Palazzo della Ragione was built in 1218 and a century later a portico-loggia was added to both its sides. It was the seat of the town courts of justice until the end of the 18th century. The first floor is represented by one of the largest Medieval hanging hall in the world called ‘il Salone’ that is 81m long, 27m large and 27m high. Inside, we can admire the walls frescoed with astrological subjects (1425-1440) which depict the theories by Pietro d’Abano (1250-1318); the imposing wooden horse built for a city joust in 1466; a wall medallion that portrays Giovanni Battista Belzoni, a Paduan archaeologist and explorer of the Valley of the Kings in Egypt; a contemporary version of the Foucault’s pendulum. The building overlooks the two great squares ‘Piazza delle Erbe’ and ‘Piazza dei Frutti’, which have always been locations for picturesque and lively daily markets.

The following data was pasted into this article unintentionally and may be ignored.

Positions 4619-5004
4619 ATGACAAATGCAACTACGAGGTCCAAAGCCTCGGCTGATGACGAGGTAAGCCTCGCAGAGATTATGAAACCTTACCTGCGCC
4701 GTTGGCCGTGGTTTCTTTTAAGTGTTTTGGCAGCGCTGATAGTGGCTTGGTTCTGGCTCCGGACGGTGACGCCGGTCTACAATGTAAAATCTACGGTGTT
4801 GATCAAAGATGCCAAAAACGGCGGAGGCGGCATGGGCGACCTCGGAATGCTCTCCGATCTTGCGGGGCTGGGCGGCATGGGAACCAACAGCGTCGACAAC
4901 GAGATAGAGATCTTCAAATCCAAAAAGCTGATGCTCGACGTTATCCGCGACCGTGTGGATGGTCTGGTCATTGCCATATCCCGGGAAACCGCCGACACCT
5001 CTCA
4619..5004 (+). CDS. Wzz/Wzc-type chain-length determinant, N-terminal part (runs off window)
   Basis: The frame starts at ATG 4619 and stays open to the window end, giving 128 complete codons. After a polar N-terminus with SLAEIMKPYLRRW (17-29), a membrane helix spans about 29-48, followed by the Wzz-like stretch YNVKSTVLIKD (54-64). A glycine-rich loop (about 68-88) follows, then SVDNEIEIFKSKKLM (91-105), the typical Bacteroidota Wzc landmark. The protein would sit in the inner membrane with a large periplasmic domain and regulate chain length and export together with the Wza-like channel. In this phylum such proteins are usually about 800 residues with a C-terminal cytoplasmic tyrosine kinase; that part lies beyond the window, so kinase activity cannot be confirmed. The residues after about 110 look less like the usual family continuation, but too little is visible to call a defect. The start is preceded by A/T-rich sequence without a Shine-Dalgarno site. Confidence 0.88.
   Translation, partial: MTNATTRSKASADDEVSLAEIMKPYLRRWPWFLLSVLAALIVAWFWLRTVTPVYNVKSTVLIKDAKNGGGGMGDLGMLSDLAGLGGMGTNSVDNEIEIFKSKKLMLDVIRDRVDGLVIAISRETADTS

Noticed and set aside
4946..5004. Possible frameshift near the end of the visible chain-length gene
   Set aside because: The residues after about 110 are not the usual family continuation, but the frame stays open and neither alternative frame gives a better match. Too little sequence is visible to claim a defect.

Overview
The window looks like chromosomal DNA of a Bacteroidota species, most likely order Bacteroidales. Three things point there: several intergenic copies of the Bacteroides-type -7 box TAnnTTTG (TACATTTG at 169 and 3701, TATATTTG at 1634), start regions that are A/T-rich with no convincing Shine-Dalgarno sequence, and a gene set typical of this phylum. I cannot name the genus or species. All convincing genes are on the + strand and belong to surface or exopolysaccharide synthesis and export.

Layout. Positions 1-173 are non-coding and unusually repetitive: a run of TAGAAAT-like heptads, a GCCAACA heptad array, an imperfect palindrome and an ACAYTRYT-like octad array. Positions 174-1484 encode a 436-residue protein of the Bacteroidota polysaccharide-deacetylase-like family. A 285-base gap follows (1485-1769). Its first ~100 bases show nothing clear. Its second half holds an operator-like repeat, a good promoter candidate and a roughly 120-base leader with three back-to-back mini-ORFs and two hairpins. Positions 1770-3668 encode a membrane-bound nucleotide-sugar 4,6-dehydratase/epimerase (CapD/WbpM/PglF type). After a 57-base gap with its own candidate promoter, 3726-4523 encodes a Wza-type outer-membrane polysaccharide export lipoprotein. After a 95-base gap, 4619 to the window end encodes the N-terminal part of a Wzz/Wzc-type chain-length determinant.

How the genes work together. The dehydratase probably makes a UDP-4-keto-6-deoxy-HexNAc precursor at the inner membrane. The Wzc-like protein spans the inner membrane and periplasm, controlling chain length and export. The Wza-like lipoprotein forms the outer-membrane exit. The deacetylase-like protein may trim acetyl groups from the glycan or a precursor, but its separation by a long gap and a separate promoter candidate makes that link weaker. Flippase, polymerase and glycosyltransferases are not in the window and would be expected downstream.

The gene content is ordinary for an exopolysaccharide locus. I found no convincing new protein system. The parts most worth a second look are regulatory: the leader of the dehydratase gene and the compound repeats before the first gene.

In the nearby Piazza dei Signori stands the Loggia della Gran Guardia, completed in 1532 by Giovanni Maria Falconetto. The square is closed on the back by the Palazzo del Capitanio that at the end of the 16th century incorporated the preexisting Torre dell’Orologio with its astronomical clock invented by Jacopo Dondi in 1344 and reconstructed in the first years of the 15th century. The triumphal arch is a work by Falconetto (1532). Beyond the Arco dell’Orologio, in the wooded Piazza Capitaniato, is situated the 20th century building of the Liberal Arts University, the Liviano, designed by the architect Gio Ponti. In the entrance hall, frescoed by Massimo Campigli, there is a statue of Tito Livio by Arturo Martini (1942). The Liviano contains the large hall of the ancient Palazzo dei Carraresi, called Sala dei Giganti (Hall of the Giants) because of the sequence of huge figures of Emperors and Heroes which decorates the walls, a 16th century work by Domenico Campagnola, Stefano dall’Arzere and Gualtiero Padovano. The portrait of Francesco Petrarca is the only survived of the previous decoration, based on the same theme, painted in 1350 by Guariento, Altichiero and Jacopo Avanzo. In the nearby Via Accademia is located the Loggia of the Carraresi family, that at present is the seat of the Galileian Academy. In the room that is now used as reading library, while in origin it was the Carraresi’s private chapel, are still present 14th century frescoes by Guariento, the court painter.
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